The cult of the aware


Written by Steve Simpson, Chief Information Officer at ES2

Is there anything that is treated more apathetically in corporate education processes than finding out that you have to do the Security Awareness module? Having been an information security professional for many years now, I still get a sinking feeling when I receive that message telling me click on the link to undergo the awareness training. Even my passion for this topic does not help me look forward to this event. I recall one time where I was reduced to taking a series of screen shots for every page displayed so that I could just go to the quiz at the end and then review the screenshots of the scenarios to answer the questions. There is no way that I am the only person to have come up with this solution, which does nothing for me (or other users), nothing for the company and causes no improvement in the awareness of security aspects. For me the lack of enthusiasm could be just because it’s a basic part of a topic that I know and love so well, but that does not help to account for why it is such a common reaction and I believe it may be the way that such learning modules are presented to us that results in such an unhelpful attitude.

As a security professional, I find that I am quite jealous of the way that Work, Health and Safety (WHS) has become such an accepted and noted part of corporate education. WHS has actually become an integral component of corporate culture, everyone seems to know their role as part of the big health and safety picture. In the resources industry this is taken to the extreme, where some company’s even forbid staff (and contractors!) to cross the road except at a designated crossing, but I see more realistic evidence in most organisations whatever their industry vertical. Why is it that information security is not currently seen to be an equally integral part of corporate culture? Surely this is the Nirvana of all security professionals, to have information security become an integral part of the culture of a business. I suspect that at least part of the reason for failure to date is in the history of our profession. For many years security was about blocking bad things and sometimes the link to bad things was a pretty tenuous thing. Reporting always had a negative overview and rarely included detail of how threats would impact the business as a whole. The security manager made the decision to say no to certain practices and everyone else had to go along with that. Luckily, this attitude in security professionals is greatly reduced these days. The vast majority of us have a greater understanding of our role these days and advise on risk rather than just saying no. However, we still have not changed security awareness to a level where it becomes a positive cultural component, and we are still often clinging to our scare mongering roots.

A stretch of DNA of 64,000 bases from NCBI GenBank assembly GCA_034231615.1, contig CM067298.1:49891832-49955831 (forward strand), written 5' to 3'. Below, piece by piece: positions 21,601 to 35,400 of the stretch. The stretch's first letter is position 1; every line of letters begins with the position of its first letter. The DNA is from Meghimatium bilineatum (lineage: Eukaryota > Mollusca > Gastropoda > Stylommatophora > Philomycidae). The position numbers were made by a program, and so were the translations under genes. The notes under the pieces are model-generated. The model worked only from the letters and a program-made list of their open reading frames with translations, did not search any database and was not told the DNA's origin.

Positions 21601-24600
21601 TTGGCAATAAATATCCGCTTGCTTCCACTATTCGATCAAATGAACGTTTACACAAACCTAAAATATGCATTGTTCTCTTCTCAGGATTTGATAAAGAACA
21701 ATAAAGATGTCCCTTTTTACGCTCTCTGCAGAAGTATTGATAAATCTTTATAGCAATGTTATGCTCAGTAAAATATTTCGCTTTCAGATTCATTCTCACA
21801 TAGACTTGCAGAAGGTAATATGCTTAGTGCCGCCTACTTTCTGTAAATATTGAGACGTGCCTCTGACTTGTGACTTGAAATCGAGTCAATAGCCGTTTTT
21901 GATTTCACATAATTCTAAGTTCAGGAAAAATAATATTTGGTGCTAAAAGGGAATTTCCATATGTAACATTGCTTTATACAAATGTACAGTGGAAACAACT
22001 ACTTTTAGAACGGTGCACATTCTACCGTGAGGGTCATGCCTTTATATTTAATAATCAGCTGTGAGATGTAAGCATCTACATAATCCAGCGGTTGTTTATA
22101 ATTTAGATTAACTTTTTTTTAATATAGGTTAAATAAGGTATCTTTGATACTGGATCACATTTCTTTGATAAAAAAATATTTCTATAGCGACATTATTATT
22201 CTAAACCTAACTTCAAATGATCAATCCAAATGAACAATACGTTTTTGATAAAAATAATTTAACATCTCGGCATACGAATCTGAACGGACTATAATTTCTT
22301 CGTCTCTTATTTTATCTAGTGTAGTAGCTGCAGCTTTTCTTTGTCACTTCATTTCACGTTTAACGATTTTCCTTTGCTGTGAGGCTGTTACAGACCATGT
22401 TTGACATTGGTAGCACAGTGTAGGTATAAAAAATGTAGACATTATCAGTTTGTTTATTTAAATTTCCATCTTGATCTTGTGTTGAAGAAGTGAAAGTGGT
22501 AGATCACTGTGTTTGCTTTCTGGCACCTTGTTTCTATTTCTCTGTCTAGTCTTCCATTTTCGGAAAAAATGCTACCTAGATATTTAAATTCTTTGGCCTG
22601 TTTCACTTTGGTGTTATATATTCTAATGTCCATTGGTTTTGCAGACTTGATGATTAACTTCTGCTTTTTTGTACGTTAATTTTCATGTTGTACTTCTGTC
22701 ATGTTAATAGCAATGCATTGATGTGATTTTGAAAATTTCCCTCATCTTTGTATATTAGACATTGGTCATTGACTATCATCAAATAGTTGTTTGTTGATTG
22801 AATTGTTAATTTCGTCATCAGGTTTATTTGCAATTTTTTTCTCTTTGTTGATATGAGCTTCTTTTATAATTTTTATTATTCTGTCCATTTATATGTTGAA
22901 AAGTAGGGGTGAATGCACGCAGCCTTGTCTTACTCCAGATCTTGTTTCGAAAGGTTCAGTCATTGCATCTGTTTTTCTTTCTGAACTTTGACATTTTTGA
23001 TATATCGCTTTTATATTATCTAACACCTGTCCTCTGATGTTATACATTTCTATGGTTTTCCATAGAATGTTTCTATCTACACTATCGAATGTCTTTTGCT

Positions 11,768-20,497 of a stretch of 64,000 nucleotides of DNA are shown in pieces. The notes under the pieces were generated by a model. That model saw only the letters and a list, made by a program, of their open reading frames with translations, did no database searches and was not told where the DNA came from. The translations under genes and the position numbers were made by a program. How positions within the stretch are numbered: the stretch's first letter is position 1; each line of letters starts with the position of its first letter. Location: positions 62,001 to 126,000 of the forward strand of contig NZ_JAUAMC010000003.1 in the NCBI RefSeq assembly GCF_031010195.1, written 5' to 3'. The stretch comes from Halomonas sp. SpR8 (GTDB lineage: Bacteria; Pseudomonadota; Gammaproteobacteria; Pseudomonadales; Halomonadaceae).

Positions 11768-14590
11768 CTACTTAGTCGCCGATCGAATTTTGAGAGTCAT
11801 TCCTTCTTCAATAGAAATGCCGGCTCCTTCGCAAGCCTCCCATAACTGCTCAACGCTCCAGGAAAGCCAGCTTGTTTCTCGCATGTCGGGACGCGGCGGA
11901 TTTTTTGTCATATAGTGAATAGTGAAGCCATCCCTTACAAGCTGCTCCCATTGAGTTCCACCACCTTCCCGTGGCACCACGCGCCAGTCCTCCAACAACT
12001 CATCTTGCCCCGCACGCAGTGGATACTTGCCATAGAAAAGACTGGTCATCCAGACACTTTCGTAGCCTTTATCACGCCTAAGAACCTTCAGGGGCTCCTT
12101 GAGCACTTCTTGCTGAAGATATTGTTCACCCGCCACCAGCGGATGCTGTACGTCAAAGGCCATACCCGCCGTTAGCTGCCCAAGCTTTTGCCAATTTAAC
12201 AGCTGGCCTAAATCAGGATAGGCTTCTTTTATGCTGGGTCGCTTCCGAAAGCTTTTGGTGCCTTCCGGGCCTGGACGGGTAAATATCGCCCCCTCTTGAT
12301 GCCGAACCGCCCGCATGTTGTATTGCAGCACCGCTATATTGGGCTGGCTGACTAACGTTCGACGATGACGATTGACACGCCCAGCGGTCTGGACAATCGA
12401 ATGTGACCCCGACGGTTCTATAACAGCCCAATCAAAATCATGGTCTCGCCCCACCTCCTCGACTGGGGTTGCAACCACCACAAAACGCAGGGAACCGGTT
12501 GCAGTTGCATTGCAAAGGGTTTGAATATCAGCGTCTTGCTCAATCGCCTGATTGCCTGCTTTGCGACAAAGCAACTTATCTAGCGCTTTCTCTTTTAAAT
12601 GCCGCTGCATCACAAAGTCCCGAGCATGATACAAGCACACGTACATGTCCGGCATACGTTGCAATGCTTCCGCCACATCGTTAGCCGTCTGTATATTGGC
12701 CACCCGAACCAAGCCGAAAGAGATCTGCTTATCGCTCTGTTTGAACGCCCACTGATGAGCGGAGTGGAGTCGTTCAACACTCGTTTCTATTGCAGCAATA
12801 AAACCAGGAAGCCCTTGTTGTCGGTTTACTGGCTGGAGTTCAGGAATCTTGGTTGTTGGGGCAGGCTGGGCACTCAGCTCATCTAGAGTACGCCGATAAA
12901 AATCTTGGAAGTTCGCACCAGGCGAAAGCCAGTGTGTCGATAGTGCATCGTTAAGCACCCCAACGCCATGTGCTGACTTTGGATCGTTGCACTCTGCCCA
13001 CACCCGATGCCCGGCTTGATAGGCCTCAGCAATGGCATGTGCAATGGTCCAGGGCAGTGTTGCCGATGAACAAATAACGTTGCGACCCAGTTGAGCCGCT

Education is the Key

All those working in the information security field know the difficulty in selling security without also selling fear and this is probably the key to security awareness. We need to encourage good practice rather than just concentrating on the bad things and their consequences. It is frequently quoted and always true that people are our biggest asset and our weakest link, so why not educate this asset to do our job for us. I have on a number of occasions met security professionals who simply do not believe that security awareness can work but I have witnessed it first-hand in some levels of Government and Defence where security is such an integral part of the culture that it is highly transparent… Click HERE to find out more about this article


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